Kids ‘dig into nature’ at Enfield Public Library
By Lisa Stone - ReminderNews
Enfield - posted Wed., Jul. 17, 2013
The theme of the children’s summer reading program at the Enfield Public Library this year is “Dig into Reading,” which inspired the library to host an event in which children learned why some animals’ instinct is to dig into the ground.
Chris Evers, the director and founder of Animal Embassy in Stamford, Conn., held the “Digging into Nature” program on July 12. The foundation is passionate about teaching people, especially children, how to coexist with the animals in nature.
“Many people are fascinated by different animals, reptiles, birds and amphibians and then shortly after they get the creature [as a pet], they decide that it probably wasn’t the best thing to do,” Evers said. “They don’t know what to do with them, so some people release them into the population. This is not where they belong, so they either die by a predator or they cause havoc in the community. We rescue and adopt these animals and give them a good home, while teaching people about them at the same time.”
The crowd was very attentive when Evers brought out his array of creatures. He presented an alligator, an emperor scorpion, a cane toad, a hedgehog, an Indian sand boa snake, an alligator snapping turtle and a turkey, just to name a few. When Evers walked around the room with the alligator snapping turtle, the children could see his long, red, worm-like tongue up close. “The alligator snapping turtle swims through the water and hunts for fish. He opens his mouth and wiggles his tongue so that fish think it is a worm, and that is when the jaw comes snapping down quickly with a force of over 1,500 psi. That is how he catches his meals,” said Evers.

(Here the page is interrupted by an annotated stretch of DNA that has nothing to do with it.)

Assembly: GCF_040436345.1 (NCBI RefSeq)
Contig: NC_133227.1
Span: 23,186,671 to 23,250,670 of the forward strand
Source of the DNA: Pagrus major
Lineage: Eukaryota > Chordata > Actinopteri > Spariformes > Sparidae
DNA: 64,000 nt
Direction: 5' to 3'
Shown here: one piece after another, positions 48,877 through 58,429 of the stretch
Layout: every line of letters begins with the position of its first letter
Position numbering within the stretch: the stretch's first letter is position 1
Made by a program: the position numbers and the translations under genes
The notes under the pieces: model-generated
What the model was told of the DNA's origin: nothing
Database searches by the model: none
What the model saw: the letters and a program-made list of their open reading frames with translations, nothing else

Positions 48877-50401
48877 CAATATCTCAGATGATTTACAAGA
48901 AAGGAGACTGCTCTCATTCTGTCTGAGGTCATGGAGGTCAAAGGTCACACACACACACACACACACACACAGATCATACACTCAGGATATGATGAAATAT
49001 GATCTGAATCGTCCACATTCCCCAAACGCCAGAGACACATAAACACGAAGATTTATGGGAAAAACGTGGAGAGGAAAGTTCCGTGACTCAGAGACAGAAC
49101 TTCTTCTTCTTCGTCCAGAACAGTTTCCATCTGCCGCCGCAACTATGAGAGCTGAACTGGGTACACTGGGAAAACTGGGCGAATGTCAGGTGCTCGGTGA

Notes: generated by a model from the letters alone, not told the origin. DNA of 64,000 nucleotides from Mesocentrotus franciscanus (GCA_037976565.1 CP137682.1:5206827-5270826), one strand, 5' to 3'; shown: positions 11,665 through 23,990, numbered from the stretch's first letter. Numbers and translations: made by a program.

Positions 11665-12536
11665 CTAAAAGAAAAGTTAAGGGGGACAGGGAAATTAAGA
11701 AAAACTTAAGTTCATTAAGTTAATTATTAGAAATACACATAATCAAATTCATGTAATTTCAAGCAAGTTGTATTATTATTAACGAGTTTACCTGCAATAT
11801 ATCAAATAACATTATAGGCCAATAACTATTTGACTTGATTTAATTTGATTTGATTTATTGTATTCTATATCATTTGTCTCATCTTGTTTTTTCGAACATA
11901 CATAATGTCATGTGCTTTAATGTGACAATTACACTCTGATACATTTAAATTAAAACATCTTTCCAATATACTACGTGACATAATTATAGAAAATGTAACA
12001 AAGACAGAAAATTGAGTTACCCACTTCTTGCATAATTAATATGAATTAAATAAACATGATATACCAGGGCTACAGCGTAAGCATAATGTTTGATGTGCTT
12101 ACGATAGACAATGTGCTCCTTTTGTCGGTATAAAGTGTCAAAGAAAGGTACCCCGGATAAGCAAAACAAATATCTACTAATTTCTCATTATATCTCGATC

The children were in awe as Evers pulled the Indian sand boa snake out of the cage. They were fascinated when Evers explained that the snake swims, but instead of swimming in water, he swims in sand.
The main idea that Animal Embassy is trying to impress upon the young audience is simple: Don’t think of nature’s creatures as pets. They are meant to be in the wild and in their own habitat. If someone does get a pet, they should take that responsibility very seriously.
Evers also recommended that kids take out books from the library and start “digging” into something new and explore the world through books. The Animal Embassy has rescued and adopted more than 500 exotic animals. For more information, e-mail firstname.lastname@example.org.